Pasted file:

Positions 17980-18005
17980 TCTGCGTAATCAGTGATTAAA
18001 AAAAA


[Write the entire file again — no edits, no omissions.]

Positions 17980-18005
17980 TCTGCGTAATCAGTGATTAAA
18001 AAAAA